Xbox still supports physical games but that could soon change 

Xbox might not have boxes for much longer.

Xbox still supports physical games but that could soon change.

Despite the push into digital media in recent years, Microsoft’s Phil Spencer says Xbox remains committed to physical games. The dial is shifting, however, which could see a change in tune during the next generation.

It’s no surprise that digital is the clear path forward. Much like Sony, one-half of Microsoft’s current-generation Xbox consoles don’t support discs. An FTC leak from last year even poises the higher-end Xbox Series X to get a disc-less version.

Fuelling the fire, Microsoft’s recent layoffs included many people responsible for hardcopy games. Phil Spencer tells Game File that this was more about the “alignment of our teams across ZeniMax, Activision, and Xbox” following recent acquisitions. In fact, the current strategy “does not hinge on people moving all-digital” at all.

Although I’m primarily a PC gamer stuck in the digital prison of Steam, this is music to my ears. Discs often see far more deals, so you can save money. One quick look on Amazon shows Resident Evil 4, Starfield, and Hogwarts Legacy at a fraction of their normal prices. There’s also the argument of ownership. While you don’t legally own copyrighted material on the disc, it’s unlikely anyone will knock down your door and take it from you.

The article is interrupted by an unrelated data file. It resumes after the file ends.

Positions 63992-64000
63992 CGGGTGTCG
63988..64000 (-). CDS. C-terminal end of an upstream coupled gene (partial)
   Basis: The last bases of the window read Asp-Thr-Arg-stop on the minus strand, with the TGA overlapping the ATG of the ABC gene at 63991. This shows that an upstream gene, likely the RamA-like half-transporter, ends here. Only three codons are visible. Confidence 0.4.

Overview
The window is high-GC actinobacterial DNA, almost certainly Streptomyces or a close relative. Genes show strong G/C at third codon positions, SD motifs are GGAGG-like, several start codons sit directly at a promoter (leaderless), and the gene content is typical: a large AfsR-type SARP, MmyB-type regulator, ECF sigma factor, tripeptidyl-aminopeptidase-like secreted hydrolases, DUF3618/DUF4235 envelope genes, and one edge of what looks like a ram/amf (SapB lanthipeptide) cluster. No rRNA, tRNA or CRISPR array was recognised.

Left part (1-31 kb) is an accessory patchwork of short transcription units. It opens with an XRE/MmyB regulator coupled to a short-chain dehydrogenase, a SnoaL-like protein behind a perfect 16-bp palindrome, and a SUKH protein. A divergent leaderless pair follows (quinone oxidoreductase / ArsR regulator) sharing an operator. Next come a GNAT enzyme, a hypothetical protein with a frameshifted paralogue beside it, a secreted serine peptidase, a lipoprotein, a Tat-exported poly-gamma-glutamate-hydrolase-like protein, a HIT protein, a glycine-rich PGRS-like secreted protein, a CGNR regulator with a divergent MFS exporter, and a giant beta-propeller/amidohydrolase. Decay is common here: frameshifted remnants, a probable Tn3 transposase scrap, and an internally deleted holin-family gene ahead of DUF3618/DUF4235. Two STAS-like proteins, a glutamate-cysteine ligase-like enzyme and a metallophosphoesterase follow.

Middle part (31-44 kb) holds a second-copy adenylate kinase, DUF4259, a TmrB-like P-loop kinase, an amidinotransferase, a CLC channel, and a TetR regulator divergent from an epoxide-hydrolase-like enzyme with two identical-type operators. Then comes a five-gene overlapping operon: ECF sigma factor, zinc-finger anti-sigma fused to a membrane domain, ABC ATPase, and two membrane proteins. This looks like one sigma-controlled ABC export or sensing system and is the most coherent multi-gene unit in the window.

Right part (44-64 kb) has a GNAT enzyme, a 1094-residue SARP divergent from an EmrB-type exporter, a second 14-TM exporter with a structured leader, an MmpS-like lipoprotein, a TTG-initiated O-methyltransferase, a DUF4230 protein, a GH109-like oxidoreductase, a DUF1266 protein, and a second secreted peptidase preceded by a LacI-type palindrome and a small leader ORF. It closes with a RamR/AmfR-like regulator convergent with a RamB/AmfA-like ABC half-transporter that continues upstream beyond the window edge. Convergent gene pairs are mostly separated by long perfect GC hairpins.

Starfield, Resident Evil 4, and Hogwarts Legacy Xbox Series X/S game boxes.

Xbox games on sale

“Amazon has 20 pages of Xbox games currently reduced in price, including some of the best titles from the past two years.”

We earn a commission if you make a purchase, at no additional cost to you.

Digital storefronts are much fickler, and you could very easily lose content. Subscription services like Disney have wiped TV shows off the face of its streaming service. Funimation’s merger with Crunchyroll means you’ll lose all your owned media on April 2, 2024. Xbox and PlayStation could very well stop hosting content at any given moment.

Unfortunately, this last bastion of owning your games is on its way out. We just don’t know when.

“We’re really just following what the customers are doing,” Spencer says in the same interview. “And I think our job in running Xbox is to deliver on the things that a majority of the customers want. And right now, a majority of our customers are buying games digitally.”

Considering Xbox’s monumental growth on PC and in the cloud, physical media’s days are numbered. It might even bite the dust as soon as the next generation if sales drop low enough. The choice, really, is in our hands.